The Braves countered that in the 4th.  Gary Sheffield reached with a one-out walk, starting the most annoying part of my day. First, the most annoying fan in the world started his incessant yelling of “Hey Pitch, He’s Going!” with the ridiculous belief that it was either a smart thing to yell or that it would actually affect the pitcher.  Once as a joke is tolerable, but I had to listen to this moron yell that every time the Braves got a runner on base, and unfortunately, that happened frequently on this day.  Andruw Jones followed Sheffield with a double, which led to some disappointment.  Having watched the Braves on TV either against the Mets or on TBS, it was impossible to avoid seeing and hearing the Braves fans doing their Tomahawk Chop.  As much as I hated to hear it, it was cool knowing that it was a unique thing that the Braves fans shared.  My disappointment came, when I realized in person, that the only time they do it, is when they are prompted to do so by the loud speakers and scoreboard.  Not once did it happen spontaneously. I did get a laugh when a Braves fan sitting next to me said that he would hear the Tomahawk Chop at Shea Stadium when he watched on TV.  I had to break it to him, that it only happens when the Mets have the lead over the Braves, and Mets fans mock the Braves fans (I have been such a culprit in the past).  Oh yea, back to the game.  Julio Franco walked, Vinny Castillo brought Sheffield home with a Sac Fly, and Henry Blanco’s double brought Andruw Jones home to tie the game at 2.

The Mets added 3 runs in the 5th to knock Ramirez out of the game.  Scoring was similar to last time; Tony Clark singled, McEwing walked, Leiter sacrificed them over, but this time he reached 1st as well on a throwing error by Ramirez.  However, this time it was Duncan knocking in 2 runs with a one-out single and Ty Wigginton knocking in the 5th run with a two-out RBI single of his own.  The Braves would get one run back in the 6th on 3 singles by Julio Franco, Castillo, and Darren Bragg, followed by a bases loaded walk by David Weathers to Robert Fick to bring the score to 5-3.  After the Mets failed to score in the top of the 7th, my traditional baseball values were wrinkled again.  They started the 7th inning stretch with Kate Smith’s recorded version of God Bless American and then had the audacity to forgo the playing of Take Me Out to the Ballgame altogether…the blasphemy!  It was bad enough to play a religious him instead of the traditional baseball song, but it was not even a live singer!  Disappointment all around.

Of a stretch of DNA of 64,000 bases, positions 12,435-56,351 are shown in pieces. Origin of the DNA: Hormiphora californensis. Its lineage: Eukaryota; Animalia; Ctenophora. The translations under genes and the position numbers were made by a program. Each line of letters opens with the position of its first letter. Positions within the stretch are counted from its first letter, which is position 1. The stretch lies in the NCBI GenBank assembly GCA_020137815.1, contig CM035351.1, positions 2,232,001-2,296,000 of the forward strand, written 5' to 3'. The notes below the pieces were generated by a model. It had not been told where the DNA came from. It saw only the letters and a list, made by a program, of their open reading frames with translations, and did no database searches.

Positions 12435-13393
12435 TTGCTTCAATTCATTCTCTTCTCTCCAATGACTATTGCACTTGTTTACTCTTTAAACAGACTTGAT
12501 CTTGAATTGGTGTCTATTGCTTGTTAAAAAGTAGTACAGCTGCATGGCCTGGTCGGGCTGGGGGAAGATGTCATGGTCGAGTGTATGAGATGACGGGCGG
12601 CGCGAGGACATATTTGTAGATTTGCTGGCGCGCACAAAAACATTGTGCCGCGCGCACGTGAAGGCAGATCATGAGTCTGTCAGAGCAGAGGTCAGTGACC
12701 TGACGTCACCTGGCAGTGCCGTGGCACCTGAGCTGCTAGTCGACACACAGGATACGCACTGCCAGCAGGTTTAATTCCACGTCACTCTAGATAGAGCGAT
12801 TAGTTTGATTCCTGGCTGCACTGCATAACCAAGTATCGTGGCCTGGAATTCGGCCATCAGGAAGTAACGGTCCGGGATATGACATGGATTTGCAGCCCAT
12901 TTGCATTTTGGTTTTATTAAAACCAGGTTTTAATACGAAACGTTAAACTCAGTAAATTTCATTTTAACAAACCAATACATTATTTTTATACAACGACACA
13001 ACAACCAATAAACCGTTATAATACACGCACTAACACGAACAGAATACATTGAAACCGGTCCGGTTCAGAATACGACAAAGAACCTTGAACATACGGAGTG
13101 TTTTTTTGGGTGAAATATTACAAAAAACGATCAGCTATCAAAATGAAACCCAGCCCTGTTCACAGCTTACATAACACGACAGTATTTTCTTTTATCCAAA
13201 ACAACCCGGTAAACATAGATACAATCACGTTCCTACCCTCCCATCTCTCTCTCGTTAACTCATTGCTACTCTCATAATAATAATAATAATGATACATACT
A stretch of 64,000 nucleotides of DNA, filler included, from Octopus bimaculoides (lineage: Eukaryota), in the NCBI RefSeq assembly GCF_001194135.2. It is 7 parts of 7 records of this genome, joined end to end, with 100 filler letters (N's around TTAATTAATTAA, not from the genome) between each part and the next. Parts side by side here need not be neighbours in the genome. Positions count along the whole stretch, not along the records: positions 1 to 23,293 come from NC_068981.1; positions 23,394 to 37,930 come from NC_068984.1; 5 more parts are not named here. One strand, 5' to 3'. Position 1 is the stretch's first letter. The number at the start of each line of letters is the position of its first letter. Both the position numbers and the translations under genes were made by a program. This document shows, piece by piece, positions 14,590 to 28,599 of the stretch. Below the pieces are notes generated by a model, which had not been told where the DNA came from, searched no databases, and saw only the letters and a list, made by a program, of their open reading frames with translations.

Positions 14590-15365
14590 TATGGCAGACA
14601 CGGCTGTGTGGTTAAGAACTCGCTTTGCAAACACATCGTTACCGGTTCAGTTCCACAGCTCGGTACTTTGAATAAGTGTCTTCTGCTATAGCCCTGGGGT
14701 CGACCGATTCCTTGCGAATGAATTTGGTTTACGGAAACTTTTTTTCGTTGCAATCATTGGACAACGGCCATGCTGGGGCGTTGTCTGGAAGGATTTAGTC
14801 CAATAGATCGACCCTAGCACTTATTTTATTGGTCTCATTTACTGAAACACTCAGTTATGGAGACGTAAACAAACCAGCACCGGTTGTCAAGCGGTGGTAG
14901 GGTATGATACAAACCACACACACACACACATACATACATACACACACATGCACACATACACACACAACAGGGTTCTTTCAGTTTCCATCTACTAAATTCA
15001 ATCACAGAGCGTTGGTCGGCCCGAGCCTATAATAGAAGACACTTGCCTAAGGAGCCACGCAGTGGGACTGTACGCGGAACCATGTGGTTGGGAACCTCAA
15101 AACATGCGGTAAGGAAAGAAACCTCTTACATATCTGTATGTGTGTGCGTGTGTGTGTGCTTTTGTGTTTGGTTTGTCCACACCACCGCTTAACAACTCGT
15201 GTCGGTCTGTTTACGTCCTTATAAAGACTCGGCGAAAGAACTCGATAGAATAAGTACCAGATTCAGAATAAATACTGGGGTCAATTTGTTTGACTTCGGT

The Mets brought my spirits back up in the 8th with 3 runs.  Jason Phillips led off with a home run.  Raul Gonzalez singled and moved to 2nd on a wild pitch.  Walks to Tony Clark and Rey Sanchez loaded up the bases.  Reyes singled in the 2nd run and Duncan walked to bring in another run, giving the Mets an 8-3 lead.  It was looking like my bleak afternoon was turning much brighter, but that would not last for long.

The Braves erupted with 8 runs in the bottom of the 8th to put the Mets away.  Castillo, Blanco, and Bragg hit consecutive singles to score the 1st run.  Javier Lopez followed with a 3-run homer off Mike Stanton pinch-hitting for Matt Franco.  This was the point that I learned that the Coca Cola cannons are set off to celebrate Braves home runs, and where I heard the Tomahawk chop for the first time without having the fans prompted to do it (so I may have fibbed a bit before).  Furcal then singled and reached 3rd on Stanton’s error.  Singles by Mark DeRosa, Andruw Jones and Marcus Giles plated 2 more runs to give the Braves the lead.  An error by 2nd baseman Rey Sanchez allowed the Braves 10th run to score and knock Stanton out of the game.  At this point, I still have my theories that Stanton is still being paid by the Yankees or Braves to make Mets fans suffer with his awful pitching.  How could he look so good on those teams and so bad on the Mets?  For good measure, the Braves added an 11th run as well.  To start the 9th, ACDC’s Thunderstruck blasted through the loud speakers as Braves closer John Smolz ran to the mound to save the game and finish off my Mets.  If you are keeping count, the Mets are now 0-4 on my journey.